(Tax Rate Schedule Z)

10% on the income between $0 and $11,450

15% on the income between $11,450 and $43,650; plus $1,145.00 25% on the income between $43,650 and $112,650; plus $5,975.00 28% on the income between $112,650 and $182,400; plus $23,225.00 33% on the income between $182,400 and $357,700; plus $42,755.00 35% on the income over $357,700; plus $100,604.00

So if you are "single" you'd be in the 35% tax rate on most of this transaction. If you are married then you'd be in the 35% tax rate on most of this transaction. If you are head of Household you'd be . . . Oh my gosh, you'd be in the 35% tax rate on most of this transaction.

But let's not stop there, since you have this much income you will also experience "Phase out" of your personal deductions, meaning, no standard deduction, no home mortgage deduction, no itemized deductions, etc. the only thing you'd still be able to deduct is 20% of your dependents.

AND, since this is business income you will also be subject to the AMT(Alternative Minimum Tax) which should negate most of your business deductions.

If you only get 1/3 of the money and the rest is given to unrelated parties, then your tax burden will be a little less, but in every category you are still pushing the 35% tax bracket and Phase out and AMT.

Again this does not factor in any state tax rate, if you are in California add 9.3%, but do it soon, California is trying to apply a higher tax rate. The first simplest advice would be to "do any/every business as all of the most successful businesses do. Do your business as a Real Corporation."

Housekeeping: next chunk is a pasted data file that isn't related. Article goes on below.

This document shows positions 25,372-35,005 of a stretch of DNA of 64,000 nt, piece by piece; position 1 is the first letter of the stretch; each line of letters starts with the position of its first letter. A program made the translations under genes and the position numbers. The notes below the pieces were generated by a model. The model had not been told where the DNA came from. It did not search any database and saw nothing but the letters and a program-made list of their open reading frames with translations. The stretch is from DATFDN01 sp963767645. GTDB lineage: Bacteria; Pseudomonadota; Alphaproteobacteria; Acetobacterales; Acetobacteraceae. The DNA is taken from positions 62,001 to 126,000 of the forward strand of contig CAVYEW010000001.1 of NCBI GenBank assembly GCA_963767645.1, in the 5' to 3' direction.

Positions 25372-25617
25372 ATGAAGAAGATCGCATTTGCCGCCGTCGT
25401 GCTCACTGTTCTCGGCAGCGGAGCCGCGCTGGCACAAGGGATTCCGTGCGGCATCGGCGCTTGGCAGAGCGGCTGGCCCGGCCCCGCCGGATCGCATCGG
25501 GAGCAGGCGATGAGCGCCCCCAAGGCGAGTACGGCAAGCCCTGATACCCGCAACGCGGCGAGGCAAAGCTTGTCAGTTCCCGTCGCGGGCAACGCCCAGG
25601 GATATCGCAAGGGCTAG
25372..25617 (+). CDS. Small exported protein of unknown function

I know that is the polar opposite of the advice that you got from your Neighbor, Accountant, brother-in-law, Attorney, or town drunk.

If you want me to line item explain why your Neighbor, Accountant, brother-in-law, Attorney, or town drunk gave you that advice and contrast the actual tax savings, I can.

And if you are looking to, within the rules, reduce your tax burden further, I can give you some options. Not a 1031 exchange. a 1031 would be almost impossible to implement, and I assume you did not want to run a gas station or similar that is why you are selling it.

Give me a call.

Richard Fritzler

www.owelesstax.com

www.nevadacorporateservices.com

phone 800 590-6612  
achimelech51
 
Posts: 56
Joined: Fri Apr 01, 2011 8:02 am

Gain On The Sale Of A Business

Postby colfre12 » Mon Nov 21, 2016 2:15 pm

s About Taxes)/Gain on The Sale of a Business Advertisement Expert: Richard Fritzler - 6/4/2008 We have made a land and asset purchase of 14 million dollars.  The business that operates on the land is a gasoline station.  We are selling the business(blue Sky) for 1.4 million dollars.  The blue Sky is paid upfront but amortized over 5 years.  Do we have to recognize the full 1.4 million for capital gains year one?  Is it capital gains or ordinary income?  Thanks for your help.  Shale

ANSWER: By "we" do you mean a: corporation, LLC, Partnership or an Individual?

The 1.4 would not be ordinary income, it would be a gain. This makes no difference on the tax rate paid by a corporation, corporations enjoy a low tax rate on total income regardless earned, passive, or gain.

For an individual, it would only matter if the gain were "long term" from your explanation I assume it is not long term, so you would be paying short term gain rates, which are the same as your personal income rates.

You received a large enough portion of the sale of the property to require that all the taxes be paid upfront.

Richard Fritzler

www.owelesstax.com

www.nevadacorporateservices.com

phone 800 590-6612

---------- FOLLOW-UP ----------

It is a LLC and we will get a K 1 at the end of the year.  Personal tax rate?
colfre12
 
Posts: 39
Joined: Wed May 22, 2013 3:51 pm